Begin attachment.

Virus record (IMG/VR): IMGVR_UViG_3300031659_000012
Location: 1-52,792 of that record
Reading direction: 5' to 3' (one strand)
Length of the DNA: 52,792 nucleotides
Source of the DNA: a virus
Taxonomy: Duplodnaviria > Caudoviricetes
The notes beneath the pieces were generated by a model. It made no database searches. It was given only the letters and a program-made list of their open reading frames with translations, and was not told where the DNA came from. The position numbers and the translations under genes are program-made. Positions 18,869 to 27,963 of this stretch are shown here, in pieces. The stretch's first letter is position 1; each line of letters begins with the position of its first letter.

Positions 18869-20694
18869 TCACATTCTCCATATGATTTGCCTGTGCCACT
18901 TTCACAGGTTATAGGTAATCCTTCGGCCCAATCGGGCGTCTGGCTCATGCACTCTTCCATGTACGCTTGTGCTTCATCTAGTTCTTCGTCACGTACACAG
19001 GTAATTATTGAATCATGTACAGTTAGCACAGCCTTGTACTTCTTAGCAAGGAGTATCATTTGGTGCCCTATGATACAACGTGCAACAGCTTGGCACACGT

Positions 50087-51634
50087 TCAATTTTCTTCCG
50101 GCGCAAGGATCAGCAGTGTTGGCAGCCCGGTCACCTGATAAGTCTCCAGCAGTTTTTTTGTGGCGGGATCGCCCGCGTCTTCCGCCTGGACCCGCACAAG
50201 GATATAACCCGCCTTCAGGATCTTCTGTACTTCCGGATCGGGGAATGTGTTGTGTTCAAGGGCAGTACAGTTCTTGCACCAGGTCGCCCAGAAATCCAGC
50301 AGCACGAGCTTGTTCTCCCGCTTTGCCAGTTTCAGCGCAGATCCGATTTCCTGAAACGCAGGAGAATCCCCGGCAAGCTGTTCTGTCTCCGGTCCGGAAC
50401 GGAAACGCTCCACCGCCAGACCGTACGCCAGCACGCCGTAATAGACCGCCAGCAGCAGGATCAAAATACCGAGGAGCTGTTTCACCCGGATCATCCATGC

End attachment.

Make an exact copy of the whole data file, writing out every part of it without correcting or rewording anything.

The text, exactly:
Virus record (IMG/VR): IMGVR_UViG_3300031659_000012
Location: 1-52,792 of that record
Reading direction: 5' to 3' (one strand)
Length of the DNA: 52,792 nucleotides
Source of the DNA: a virus
Taxonomy: Duplodnaviria > Caudoviricetes
The notes beneath the pieces were generated by a model. It made no database searches. It was given only the letters and a program-made list of their open reading frames with translations, and was not told where the DNA came from. The position numbers and the translations under genes are program-made. Positions 18,869 to 27,963 of this stretch are shown here, in pieces. The stretch's first letter is position 1; each line of letters begins with the position of its first letter.

Positions 18869-20694
18869 TCACATTCTCCATATGATTTGCCTGTGCCACT
18901 TTCACAGGTTATAGGTAATCCTTCGGCCCAATCGGGCGTCTGGCTCATGCACTCTTCCATGTACGCTTGTGCTTCATCTAGTTCTTCGTCACGTACACAG
19001 GTAATTATTGAATCATGTACAGTTAGCACAGCCTTGTACTTCTTAGCAAGGAGTATCATTTGGTGCCCTATGATACAACGTGCAACAGCTTGGCACACGT

Positions 50087-51634
50087 TCAATTTTCTTCCG
50101 GCGCAAGGATCAGCAGTGTTGGCAGCCCGGTCACCTGATAAGTCTCCAGCAGTTTTTTTGTGGCGGGATCGCCCGCGTCTTCCGCCTGGACCCGCACAAG
50201 GATATAACCCGCCTTCAGGATCTTCTGTACTTCCGGATCGGGGAATGTGTTGTGTTCAAGGGCAGTACAGTTCTTGCACCAGGTCGCCCAGAAATCCAGC
50301 AGCACGAGCTTGTTCTCCCGCTTTGCCAGTTTCAGCGCAGATCCGATTTCCTGAAACGCAGGAGAATCCCCGGCAAGCTGTTCTGTCTCCGGTCCGGAAC
50401 GGAAACGCTCCACCGCCAGACCGTACGCCAGCACGCCGTAATAGACCGCCAGCAGCAGGATCAAAATACCGAGGAGCTGTTTCACCCGGATCATCCATGC